The ‘elephant in the room’ for the AEC

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The ‘elephant in the room’ for the AEC

While the Asean Economic Community (AEC), and the new kid on the block, the US-sponsored Trans-Pacific Partnership (TPP), are separate entities which should, in theory, not influence or impinge in any negative fashion on each other, there are distinct rumblings within Asean which suggest some serious concerns for the future.

The Trans-Pacific Partnership is a trade agreement which currently has 12 Pacific Rim countries as signatories. The idea for the TPP essentially started in 2005 with the creation of the Trans-Pacific Strategic Economic

Partnership Agreement (TPSEP or P4) between Brunei, Singapore, Chile and New Zealand. The P4 later expanded to include Malaysia, Vietnam, Australia,

Canada, Japan, Mexico, Peru, and the United States.

The TPP encompasses the world’s first- and third-largest economies, namely the US and Japan, and all-up the dozen member states represent 37 percent of the global gross domestic product (GDP) of US$27.8 trillion.

The TPP was signed on February 4 this year in Auckland, New Zealand and must be ratified by all members before it comes into force.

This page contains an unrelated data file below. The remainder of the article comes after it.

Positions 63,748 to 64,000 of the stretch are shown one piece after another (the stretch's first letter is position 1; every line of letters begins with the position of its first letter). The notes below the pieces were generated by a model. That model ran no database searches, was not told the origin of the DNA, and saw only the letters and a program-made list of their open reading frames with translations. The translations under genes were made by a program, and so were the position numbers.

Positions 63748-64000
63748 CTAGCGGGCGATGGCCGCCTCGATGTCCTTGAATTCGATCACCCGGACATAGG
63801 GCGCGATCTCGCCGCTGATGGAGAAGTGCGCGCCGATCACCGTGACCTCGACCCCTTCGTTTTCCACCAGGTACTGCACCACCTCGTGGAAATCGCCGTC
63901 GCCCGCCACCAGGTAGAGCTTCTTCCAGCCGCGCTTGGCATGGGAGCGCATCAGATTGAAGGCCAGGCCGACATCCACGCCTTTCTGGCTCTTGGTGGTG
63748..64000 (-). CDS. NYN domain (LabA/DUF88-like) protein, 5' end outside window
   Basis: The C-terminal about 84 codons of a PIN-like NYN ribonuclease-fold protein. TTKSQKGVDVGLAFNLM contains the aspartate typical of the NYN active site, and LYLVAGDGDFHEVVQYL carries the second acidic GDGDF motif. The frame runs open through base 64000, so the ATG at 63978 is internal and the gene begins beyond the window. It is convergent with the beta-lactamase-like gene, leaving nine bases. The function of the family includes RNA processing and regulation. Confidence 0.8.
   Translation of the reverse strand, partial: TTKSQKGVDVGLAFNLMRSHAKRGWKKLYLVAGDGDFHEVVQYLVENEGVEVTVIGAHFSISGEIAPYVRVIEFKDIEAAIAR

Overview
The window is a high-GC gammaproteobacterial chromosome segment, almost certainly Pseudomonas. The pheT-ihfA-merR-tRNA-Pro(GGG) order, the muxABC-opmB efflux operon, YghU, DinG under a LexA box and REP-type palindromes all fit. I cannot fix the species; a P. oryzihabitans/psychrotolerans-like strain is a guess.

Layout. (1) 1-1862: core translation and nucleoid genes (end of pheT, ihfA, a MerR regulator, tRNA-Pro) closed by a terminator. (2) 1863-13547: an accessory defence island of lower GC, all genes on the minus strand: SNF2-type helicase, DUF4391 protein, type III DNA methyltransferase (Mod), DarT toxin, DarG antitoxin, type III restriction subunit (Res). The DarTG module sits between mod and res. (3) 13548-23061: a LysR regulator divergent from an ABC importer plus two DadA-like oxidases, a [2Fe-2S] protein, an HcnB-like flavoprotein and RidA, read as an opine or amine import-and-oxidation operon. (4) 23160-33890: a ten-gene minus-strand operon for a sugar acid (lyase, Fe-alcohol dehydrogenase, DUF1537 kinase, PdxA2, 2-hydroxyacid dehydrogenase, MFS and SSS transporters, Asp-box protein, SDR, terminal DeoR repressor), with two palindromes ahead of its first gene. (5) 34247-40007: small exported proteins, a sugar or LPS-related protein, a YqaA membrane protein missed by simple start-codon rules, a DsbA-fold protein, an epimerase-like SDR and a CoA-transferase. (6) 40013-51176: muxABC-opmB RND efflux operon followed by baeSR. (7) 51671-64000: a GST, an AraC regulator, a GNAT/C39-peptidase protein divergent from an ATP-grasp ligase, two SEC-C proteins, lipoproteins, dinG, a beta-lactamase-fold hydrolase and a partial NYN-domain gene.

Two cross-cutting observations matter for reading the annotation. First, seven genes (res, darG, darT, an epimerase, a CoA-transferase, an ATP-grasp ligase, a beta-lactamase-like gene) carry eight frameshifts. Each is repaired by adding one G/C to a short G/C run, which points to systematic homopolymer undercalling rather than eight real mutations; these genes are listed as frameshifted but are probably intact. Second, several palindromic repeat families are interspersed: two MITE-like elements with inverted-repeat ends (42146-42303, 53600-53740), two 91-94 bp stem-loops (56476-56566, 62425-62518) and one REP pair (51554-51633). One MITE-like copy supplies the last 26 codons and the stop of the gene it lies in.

Thailand has yet to sign up to the TPP and there are compelling reasons both for and against joining this trade group.

One of the arguments for joining the TPP is that it would, in theory, increase Thailand’s competitiveness, although this would only be because businesses would be compelled to improve the standard and quality of their products. Increased competition would, supposedly, increase the efficiency of business, and that would, in turn, help Thailand’s economy to become more flexible in the current worldwide economic downturn.

The TPP, more than the AEC, could be a way to help boost the so-called advanced industry sector, attracting technology-based investors from TPP

member countries to invest in Thailand and thereby help develop advanced industries here.

Indonesia, one of Thailand’s fastest-growing competitors in the region, is being touted to join the TPP by about 2018. That would leave Thailand as the largest economy within the AEC to not be a member of the TPP, with all the potential issues that could come with that position.

In late March the prime minister did state that Thailand would probably be compelled to join the TPP. In his speech at a dinner held in Washington, DC, the prime minister said Thailand would likely encounter some difficulties with the TPP in some sectors. That’s a long from the initial misgivings and almost determined stance of staying out of the TPP which appeared to be the military-installed government’s stance as late as September 2015.

The question is probably not if Thailand will join, but when. Equally, for Thailand and other Asean member states, they will be starting to question the role of the new AEC and how it, and they, are going to fit into the TPP jigsaw.

Continued next issue

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